Is it teething time for your little one?
There are plenty of obvious changes to your body after pregnancy and childbirth, but there may also be a few that you aren’t even aware of.
One of these is the dramatic changes that have taken place in your uterus. By the time your child arrives, your uterus is 15 times its original weight (not including its contents!) It also has a capacity that’s in excess of 500 times what it usually is. During the birth of your child, the contractions start the process of shrinking it back to its regular size and these are also what expel the placenta. These contractions will go on after you’ve delivered your child on a smaller scale, and they are what are known as after pains. By a week after birth, it’s half the size it was when you went into labour, and by four to six weeks after it should have returned to its original size. Even once this has happened, you might still look pregnant for a while – that’s because your abdominal muscles have also stretched to accommodate your uterus and your baby.
While it will be a while before you are back to your pre-pregnancy weight, you will also lose approximately 12 pounds just by delivering your child. That weight is the weight of your baby, the amniotic fluid and the placenta. You’ll also keep losing weight in the form of fluid. During pregnancy, your body stores extra water and creates more blood. That’s why you’ll be visiting the toilet more often after your baby is born. That fluid usually amounts to an extra four pounds. So by the end of the first week after your baby is born, you should have lost in the region of 16 pounds.
On the subject of visiting the toilet, you might also notice that you have trouble recognising when you need to go. That’s because a prolonged or assisted labour or an epidural desensitises your bladder, so you literally can’t feel when you need to urinate. Try to schedule regular visits to the bathroom, even if you don’t feel the need – otherwise you may find that you leak.
When it comes to vaginal deliveries, you will find that your vagina will remain a little bit stretched. Even though it will be sore and very stretched directly after the delivery, within a few weeks it will shrink back to almost normal, and kegel exercises can help to restore the muscle tone. If you have had an episiotomy, then you may need even more time to heal. Wait until after your six week check up before you start having sex and if you’re still sore or uncomfortable, give it more time. Your perineum needs time to heal.
Whatever type of delivery you’ve had, you’ll probably notice that for a while you don’t have as much vaginal lubrication. That’s because your body is producing less oestrogen. Combined with hormones from breastfeeding, you may find that you’re always a little dry. Invest in a water based lubricant and you shouldn’t have any trouble.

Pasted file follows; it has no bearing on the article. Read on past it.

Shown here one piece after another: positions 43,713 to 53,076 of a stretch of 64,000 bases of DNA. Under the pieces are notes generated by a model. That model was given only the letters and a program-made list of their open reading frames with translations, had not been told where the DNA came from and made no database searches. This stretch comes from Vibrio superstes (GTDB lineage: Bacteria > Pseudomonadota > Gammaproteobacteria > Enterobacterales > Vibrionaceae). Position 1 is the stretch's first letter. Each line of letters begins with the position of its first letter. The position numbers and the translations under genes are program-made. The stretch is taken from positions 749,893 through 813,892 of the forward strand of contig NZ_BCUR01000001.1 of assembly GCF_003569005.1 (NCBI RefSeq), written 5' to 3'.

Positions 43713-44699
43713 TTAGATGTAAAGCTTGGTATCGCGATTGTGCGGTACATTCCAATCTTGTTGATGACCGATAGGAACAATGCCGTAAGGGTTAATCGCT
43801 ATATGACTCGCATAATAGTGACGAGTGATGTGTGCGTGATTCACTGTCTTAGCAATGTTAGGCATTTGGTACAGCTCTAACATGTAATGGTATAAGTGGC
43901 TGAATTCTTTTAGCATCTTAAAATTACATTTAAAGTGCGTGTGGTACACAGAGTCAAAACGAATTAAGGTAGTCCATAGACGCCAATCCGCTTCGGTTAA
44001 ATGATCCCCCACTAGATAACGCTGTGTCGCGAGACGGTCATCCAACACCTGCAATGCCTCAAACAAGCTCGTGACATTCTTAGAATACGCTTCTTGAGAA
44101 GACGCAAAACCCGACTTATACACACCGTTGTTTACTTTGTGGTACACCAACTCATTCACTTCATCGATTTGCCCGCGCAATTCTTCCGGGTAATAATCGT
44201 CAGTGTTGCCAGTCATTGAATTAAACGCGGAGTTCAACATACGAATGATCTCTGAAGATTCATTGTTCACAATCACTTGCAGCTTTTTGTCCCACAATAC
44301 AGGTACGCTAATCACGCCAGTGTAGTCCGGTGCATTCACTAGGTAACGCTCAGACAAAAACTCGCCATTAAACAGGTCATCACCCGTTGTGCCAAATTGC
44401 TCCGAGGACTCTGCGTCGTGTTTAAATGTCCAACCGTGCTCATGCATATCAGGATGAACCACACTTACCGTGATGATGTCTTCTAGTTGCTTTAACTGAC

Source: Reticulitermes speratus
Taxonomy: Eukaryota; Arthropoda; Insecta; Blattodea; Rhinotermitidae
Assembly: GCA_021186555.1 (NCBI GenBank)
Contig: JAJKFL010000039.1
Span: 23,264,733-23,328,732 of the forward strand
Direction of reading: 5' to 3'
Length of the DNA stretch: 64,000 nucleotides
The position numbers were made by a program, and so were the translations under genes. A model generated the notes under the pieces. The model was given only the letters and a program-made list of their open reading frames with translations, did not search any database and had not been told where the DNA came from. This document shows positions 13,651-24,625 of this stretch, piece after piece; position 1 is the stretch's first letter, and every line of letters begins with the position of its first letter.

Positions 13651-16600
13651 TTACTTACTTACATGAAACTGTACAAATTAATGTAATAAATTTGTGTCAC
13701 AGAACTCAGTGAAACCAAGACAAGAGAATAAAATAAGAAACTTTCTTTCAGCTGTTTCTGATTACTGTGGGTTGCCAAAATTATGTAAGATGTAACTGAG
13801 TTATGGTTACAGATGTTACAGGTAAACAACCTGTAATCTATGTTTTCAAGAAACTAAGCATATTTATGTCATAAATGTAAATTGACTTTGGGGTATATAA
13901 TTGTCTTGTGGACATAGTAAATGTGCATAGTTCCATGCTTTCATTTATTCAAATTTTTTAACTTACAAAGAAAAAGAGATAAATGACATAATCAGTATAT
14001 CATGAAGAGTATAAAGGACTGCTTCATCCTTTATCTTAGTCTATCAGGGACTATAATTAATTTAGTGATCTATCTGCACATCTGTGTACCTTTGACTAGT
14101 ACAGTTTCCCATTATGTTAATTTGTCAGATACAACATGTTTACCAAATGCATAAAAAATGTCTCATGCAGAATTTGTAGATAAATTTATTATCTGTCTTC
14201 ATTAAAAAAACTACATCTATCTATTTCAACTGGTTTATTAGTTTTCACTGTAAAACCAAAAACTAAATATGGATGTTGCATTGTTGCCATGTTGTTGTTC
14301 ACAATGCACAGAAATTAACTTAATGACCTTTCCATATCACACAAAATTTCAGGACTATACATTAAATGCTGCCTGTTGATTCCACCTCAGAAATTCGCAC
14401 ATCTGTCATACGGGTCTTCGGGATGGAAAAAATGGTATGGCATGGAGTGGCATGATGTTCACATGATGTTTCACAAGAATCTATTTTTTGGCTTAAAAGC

Then there is lochia. This is the vaginal discharge that you have immediately after delivery and for a month or two after. It starts out bloody and dark red and gradually fades to pinkish, and then to white. It’s perfectly normal. It is the lining of your uterus that you no longer need.
Your breasts will also change after delivery. Immediately after birth, you will start producing colostrums, a thick white substance, and over the next few days your milk will come in. Your baby feeding will produce a hormone called oxytocin, which will trigger the let down reflex that allows the milk to come out of the milk ducts into the nipple and this same hormone may cause cramping – it’s the one that causes contractions too. You will probably also find that your breasts get very full and heavy, and even painful for a few days. This is called engorgement, and breastfeeding or pumping more often are the best solution.
If you choose not to breast feed, your milk will still come in and your breasts will still become engorged. This should peak about three to five days after your child is born, and using cold packs wrapped in a cloth on your breasts should help to ease the pain. It will probably take a few weeks for your milk to dry up completely. A mild painkiller can also help, as can expressing a little milk, although this, like heat, will prolong the process as both encourage milk production.
Mood swings after pregnancy are another common problem. These are due to several factors including hormones, fatigue, and the ‘baby blues.’ This should pass in a couple of weeks and if it doesn’t you need to speak to your doctor – it may be PPD.
Hair and skin aren’t immune to the changes in your body either. You may notice that your hair will start to fall out – that’s because the increased oestrogen levels of pregnancy prolong the growth phase. Don’t worry though, you won’t go bald. You will also notice that increased facial and body hair growth, also courtesy of your pregnancy hormones, will stop. Your skin may be more prone to breakouts thanks to hormonal changes, or if you had acne during pregnancy, it may start to disappear. Chloasma, a common skin disorder during pregnancy, characterised by dark patches, will start to fade, as will stretch marks, although they never fade completely.
Just like pregnancy made some huge changes to your body, childbirth will too – most of them beneficial. A little patience, and taking care of yourself, should see you returning to normal fairly soon.



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